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Overview Of Section 2 Of The Sherman Act And Its Application To

5540 words - 23 pages

OVERVIEW OF SECTION 2 OF THE SHERMAN ACT AND ITS APPLICATION TO MICROSOFT A great deal of the public discussion concerning Microsoft seems to assume that, because Microsoft has been highly profitable and has engaged in various practices that have placed a number of rivals under intense competitive pressure, the company is fair game for whatever "remedies" the Department of Justice might choose to impose. In fact, however, the Department's power to impose remedies on Microsoft is dependent on its ability to establish in court that Microsoft has violated section 2 of the Sherman Act. Specifically, the Department must prove not only that Microsoft has monopoly power but also that Microsoft has ...view middle of the document...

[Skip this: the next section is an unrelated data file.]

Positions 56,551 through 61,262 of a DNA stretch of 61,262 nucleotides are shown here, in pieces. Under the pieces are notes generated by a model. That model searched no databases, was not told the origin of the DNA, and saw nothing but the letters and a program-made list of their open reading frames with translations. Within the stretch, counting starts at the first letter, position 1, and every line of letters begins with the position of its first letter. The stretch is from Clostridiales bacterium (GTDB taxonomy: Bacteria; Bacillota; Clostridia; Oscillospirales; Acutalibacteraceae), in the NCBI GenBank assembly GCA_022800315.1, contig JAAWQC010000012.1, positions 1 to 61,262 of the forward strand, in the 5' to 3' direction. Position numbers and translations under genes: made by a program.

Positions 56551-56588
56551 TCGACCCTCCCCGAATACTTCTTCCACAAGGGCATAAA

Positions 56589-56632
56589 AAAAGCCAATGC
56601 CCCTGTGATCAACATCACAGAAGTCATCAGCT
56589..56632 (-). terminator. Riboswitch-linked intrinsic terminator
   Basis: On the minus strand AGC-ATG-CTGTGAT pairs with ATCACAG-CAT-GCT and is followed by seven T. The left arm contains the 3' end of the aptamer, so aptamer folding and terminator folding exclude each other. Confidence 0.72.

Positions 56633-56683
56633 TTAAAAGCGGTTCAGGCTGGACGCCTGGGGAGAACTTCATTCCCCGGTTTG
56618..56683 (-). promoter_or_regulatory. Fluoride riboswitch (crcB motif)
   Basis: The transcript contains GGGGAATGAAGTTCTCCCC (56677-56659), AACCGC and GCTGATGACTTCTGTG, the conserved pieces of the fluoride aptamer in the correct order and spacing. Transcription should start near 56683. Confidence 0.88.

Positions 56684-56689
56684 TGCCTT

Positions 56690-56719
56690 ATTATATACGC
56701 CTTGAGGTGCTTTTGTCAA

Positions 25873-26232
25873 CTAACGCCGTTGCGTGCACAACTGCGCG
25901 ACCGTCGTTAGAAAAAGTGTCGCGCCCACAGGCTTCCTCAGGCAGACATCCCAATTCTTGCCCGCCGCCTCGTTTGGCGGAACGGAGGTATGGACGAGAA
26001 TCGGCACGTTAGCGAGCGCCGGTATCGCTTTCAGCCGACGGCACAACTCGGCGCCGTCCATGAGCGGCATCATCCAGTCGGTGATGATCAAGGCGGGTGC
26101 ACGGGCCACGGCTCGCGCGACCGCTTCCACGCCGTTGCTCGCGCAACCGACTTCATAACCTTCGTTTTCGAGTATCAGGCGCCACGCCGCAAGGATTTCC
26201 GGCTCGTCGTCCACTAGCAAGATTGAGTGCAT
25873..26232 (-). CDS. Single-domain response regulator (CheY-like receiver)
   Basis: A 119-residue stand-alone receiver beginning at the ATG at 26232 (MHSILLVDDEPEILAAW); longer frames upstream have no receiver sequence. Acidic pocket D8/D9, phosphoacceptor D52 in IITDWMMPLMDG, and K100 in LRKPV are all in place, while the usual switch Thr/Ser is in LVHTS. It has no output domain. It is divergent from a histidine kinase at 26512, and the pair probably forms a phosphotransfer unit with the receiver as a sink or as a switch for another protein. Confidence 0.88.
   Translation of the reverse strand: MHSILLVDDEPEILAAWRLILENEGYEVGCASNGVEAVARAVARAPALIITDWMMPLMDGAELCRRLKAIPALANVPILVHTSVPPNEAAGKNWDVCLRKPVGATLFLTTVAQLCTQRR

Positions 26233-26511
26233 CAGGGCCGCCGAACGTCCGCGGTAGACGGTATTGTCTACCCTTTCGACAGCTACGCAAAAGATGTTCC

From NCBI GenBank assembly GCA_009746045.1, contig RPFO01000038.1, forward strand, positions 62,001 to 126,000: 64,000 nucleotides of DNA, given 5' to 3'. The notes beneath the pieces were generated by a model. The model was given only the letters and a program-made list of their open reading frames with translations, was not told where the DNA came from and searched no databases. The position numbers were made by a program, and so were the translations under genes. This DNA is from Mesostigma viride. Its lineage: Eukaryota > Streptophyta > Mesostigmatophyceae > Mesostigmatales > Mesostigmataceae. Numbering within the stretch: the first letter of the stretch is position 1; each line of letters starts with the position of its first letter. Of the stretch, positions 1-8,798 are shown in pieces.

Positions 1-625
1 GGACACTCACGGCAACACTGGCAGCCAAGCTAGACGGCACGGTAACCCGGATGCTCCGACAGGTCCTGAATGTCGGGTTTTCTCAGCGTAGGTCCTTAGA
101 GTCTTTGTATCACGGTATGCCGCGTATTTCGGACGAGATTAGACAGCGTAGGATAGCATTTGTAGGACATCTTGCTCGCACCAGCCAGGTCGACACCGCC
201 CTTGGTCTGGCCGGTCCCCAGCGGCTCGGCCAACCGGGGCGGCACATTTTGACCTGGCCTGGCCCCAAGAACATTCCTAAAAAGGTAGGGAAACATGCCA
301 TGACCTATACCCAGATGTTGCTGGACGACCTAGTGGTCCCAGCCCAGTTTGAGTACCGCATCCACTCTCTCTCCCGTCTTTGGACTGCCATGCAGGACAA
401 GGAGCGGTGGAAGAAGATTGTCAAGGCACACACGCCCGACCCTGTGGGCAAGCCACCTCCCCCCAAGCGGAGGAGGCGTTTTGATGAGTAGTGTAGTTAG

Or stated differently, the antitrust laws protect "competition, not competitors." Brown Shoe Co. v. United States, 370 U.S. 294, 320 (1962).Antitrust law as a general matter does not attempt to regulate the unilateral activities of a person or firm. In addition, the law does not condemn commercial success achieved through competition on the merits, even when it results in the competitive triumph of a single firm. Rather, the law - section 2 of the Sherman Act specifically - only condemns "monopolization" (or attempts to "monopolize"). 15 U.S.C. § 2. As interpreted by the courts, "monopolization" has two elements: (A) the possession of monopoly power in a relevant market and (B) the "willful" acquisition or maintenance of that power "as distinguished from growth or development as a consequence of a superior product, business acumen, or historic accident." United States v. Grinnell Corp., 384 U.S. 563, 570-71 (1966).A. Monopoly Power (1) The Law - A necessary, though not sufficient, prerequisite for a violation of section 2 of the Sherman Act is a showing that the defendant has "monopoly power." The Supreme Court has defined such power as "the power to control market prices or exclude competition." United States v. E.I. du Pont de Nemours & Co., 351 U.S. 377, 391 (1956). While a very large market share may raise an inference of monopoly power, "[w]hen there are better ways to estimate market power, the court should use them." Ball Memorial Hosp. v. Mutual Hosp. Ins., 784 F.2d 1325, 1336 (7th Cir. 1986). For example, a large market share is only indicative of monopoly power if it is durable and persistent. If there are low barriers to entry or to expansion by fringe firms or if the market is highly dynamic, then a firm's current market position is likely to be fragile and any hope of exercising market power will be futile. See, e.g., Los Angeles Land Co. v. Brunswick Corp., 6 F.3d 1422 (9th Cir. 1993) (holding that the defendant did not possess monopoly power despite the fact that it had a 100 percent share of the relevant market).(2) Application to Microsoft - Microsoft's critics claim that, because Microsoft's operating systems are installed on a large percentage of the PCs being shipped today, Microsoft has monopoly power. That claim, however, is extremely misleading for several reasons.First, a "market" limited to operating systems installed by computer manufacturers on Intel-compatible PCs is unduly circumscribed. Not only can a computer manufacturer choose among various PC operating systems, including IBM's OS/2, Solaris x86 from Sun Microsystems, UnixWare from Santa Cruz Operation, and Linux (the "open" operating system based on Unix), but consumers and businesses can choose systems other than a PC, such as an Apple Macintosh, a so-called Net Computer ("NC"), or even bigger systems such as mini-computers. In addition, any market definition that ignores the fact that Microsoft must compete against its own installed base fails to take...

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